A tight-fisted sci-fi film conceded with technology's invasion into our well-being, "Upgrade" is about a man who receives a secret experimental computer chip after he is paralyzed in the same incident that killed his wife. A chip known as STEM is able to control his bodily functions—with his permission—and turns him into a super-fighter when necessary. Logan Marshall-Green plays Trey, the man-turned-machine in question, who is trying to hunt down who killed his wife, while evading a detective (Betty Gabriel of "Get Out") who doesn't know of his new condition.
Drawing inspiration from films like "The Terminator" and "The Raid," while having a refreshing focus on action with fight scenes that show Marshall-Green fighting robotically like a computer "John Wick." "Upgrade" is the product of none other than writer/director Leigh Whannell, who is no stranger to challenging genre expectations on a tight budget (as with the franchise-starters "Saw" and "Insidious"), and has a fascinating history of working within Hollywood but not seeking to make considerably larger films.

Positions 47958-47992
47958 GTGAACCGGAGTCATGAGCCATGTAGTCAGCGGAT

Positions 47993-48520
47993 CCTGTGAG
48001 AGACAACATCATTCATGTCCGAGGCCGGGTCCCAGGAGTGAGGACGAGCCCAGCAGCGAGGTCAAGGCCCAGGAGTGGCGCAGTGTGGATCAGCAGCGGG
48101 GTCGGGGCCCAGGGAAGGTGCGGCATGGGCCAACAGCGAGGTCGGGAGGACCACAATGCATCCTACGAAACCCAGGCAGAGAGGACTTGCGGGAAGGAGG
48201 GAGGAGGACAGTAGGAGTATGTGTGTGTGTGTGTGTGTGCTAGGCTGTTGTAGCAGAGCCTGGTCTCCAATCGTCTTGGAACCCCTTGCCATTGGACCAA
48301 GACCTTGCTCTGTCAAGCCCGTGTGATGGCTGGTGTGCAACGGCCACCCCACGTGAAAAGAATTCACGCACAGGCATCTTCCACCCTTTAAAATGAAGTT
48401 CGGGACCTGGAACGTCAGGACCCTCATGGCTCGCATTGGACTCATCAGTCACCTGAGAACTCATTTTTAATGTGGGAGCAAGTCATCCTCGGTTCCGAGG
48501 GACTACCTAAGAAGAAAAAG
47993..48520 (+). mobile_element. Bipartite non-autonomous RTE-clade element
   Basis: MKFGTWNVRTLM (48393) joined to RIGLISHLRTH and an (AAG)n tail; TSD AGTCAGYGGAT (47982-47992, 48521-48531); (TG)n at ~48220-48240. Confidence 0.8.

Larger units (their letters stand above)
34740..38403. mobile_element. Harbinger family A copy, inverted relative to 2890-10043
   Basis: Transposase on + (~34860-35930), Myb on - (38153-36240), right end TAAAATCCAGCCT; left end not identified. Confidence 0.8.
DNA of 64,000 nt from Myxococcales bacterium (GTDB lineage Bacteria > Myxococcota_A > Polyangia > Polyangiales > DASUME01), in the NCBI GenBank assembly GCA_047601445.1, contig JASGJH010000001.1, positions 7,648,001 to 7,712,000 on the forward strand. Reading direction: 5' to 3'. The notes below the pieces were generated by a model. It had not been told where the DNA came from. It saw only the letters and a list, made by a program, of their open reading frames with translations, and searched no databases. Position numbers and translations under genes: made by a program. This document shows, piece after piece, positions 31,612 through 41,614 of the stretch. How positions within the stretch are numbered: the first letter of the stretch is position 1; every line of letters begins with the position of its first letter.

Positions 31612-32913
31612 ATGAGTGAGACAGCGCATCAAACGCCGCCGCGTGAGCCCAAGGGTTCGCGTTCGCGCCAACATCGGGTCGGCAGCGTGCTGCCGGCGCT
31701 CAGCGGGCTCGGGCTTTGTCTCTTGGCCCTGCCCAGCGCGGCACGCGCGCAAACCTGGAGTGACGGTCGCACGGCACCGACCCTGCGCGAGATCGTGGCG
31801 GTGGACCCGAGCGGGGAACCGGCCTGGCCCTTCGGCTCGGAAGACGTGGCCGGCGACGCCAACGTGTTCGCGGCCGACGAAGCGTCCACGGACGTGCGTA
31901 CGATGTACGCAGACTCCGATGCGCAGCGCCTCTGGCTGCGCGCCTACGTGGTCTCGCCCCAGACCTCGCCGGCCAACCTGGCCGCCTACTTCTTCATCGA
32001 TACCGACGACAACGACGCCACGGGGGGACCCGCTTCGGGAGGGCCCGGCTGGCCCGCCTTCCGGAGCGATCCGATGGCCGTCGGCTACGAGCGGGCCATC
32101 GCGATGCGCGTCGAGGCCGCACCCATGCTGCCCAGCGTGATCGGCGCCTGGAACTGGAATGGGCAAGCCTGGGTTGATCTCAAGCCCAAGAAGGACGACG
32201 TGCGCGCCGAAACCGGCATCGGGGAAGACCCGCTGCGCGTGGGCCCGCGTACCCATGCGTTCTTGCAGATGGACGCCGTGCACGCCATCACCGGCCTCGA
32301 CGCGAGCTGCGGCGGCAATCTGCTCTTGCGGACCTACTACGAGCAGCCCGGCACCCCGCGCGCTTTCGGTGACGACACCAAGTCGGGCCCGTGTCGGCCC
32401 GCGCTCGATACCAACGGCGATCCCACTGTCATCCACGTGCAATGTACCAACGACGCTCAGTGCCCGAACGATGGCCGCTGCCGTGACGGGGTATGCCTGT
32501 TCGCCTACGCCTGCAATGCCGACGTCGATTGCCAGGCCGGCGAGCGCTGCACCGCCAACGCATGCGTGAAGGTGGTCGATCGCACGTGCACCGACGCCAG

It's not that Whannell couldn't make a larger action film, something that "Upgrade" proves in more ways than one. But it's a very interesting contrast from his close collaborator on those earlier films, James Wan, who went on to direct "The Fate of the Furious" and the upcoming "Aquaman." But as Leigh and I talk about "Upgrade," Whannell proves that his genre visions are more expansive than just having a bigger budget. In the interview below, we also touched how "Upgrade" has a better look than "Solo: A Star Wars Story," how gaffer tape in "Looper" inspired "Upgrade'"s production design, his penchant for checking Twitter for "Upgrade" hot takes and more.
Welcome to Chicago, Leigh.
The longest time I've ever been in Chicago is ... before I had kids, I used to do this thing where if I was writing a script or it was in the early stages, I would fly to a random city that I’d never been to or that I hadn’t spent [time] and just book a hotel room. I’ve actually met other screenwriters who do the same thing. You never meet other screenwriters because it’s such a lonely profession. I did it so many times and I would spend about a week. What I would do is spend the whole day in the hotel room writing, and then at night I would go out and get something to eat and walk around.